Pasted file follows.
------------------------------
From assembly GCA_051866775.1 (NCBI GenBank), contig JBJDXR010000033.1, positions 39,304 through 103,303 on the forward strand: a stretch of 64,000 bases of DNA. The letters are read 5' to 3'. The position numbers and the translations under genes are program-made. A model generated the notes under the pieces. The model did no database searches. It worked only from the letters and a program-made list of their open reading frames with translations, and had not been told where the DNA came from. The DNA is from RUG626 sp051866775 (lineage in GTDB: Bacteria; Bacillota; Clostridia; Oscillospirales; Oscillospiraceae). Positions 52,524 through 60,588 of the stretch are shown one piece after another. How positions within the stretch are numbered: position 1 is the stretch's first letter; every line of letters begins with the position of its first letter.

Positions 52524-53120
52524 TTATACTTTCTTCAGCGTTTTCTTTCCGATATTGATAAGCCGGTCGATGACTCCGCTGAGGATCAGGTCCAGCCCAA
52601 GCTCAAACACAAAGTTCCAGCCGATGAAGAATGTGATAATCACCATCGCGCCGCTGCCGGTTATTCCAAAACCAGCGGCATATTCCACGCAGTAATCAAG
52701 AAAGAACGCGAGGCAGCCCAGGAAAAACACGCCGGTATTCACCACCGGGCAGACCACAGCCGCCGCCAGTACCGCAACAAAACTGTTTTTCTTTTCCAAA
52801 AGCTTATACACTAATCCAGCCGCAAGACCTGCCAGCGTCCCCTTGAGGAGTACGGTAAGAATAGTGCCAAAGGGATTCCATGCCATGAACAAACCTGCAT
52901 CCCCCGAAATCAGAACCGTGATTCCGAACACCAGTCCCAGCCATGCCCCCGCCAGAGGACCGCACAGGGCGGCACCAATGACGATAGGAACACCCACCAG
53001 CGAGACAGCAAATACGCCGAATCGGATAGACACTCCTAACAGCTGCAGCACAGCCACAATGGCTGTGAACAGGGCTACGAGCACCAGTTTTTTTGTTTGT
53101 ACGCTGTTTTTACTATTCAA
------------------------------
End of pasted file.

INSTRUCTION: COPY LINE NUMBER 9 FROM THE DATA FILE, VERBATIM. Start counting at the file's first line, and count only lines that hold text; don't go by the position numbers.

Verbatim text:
53101 ACGCTGTTTTTACTATTCAA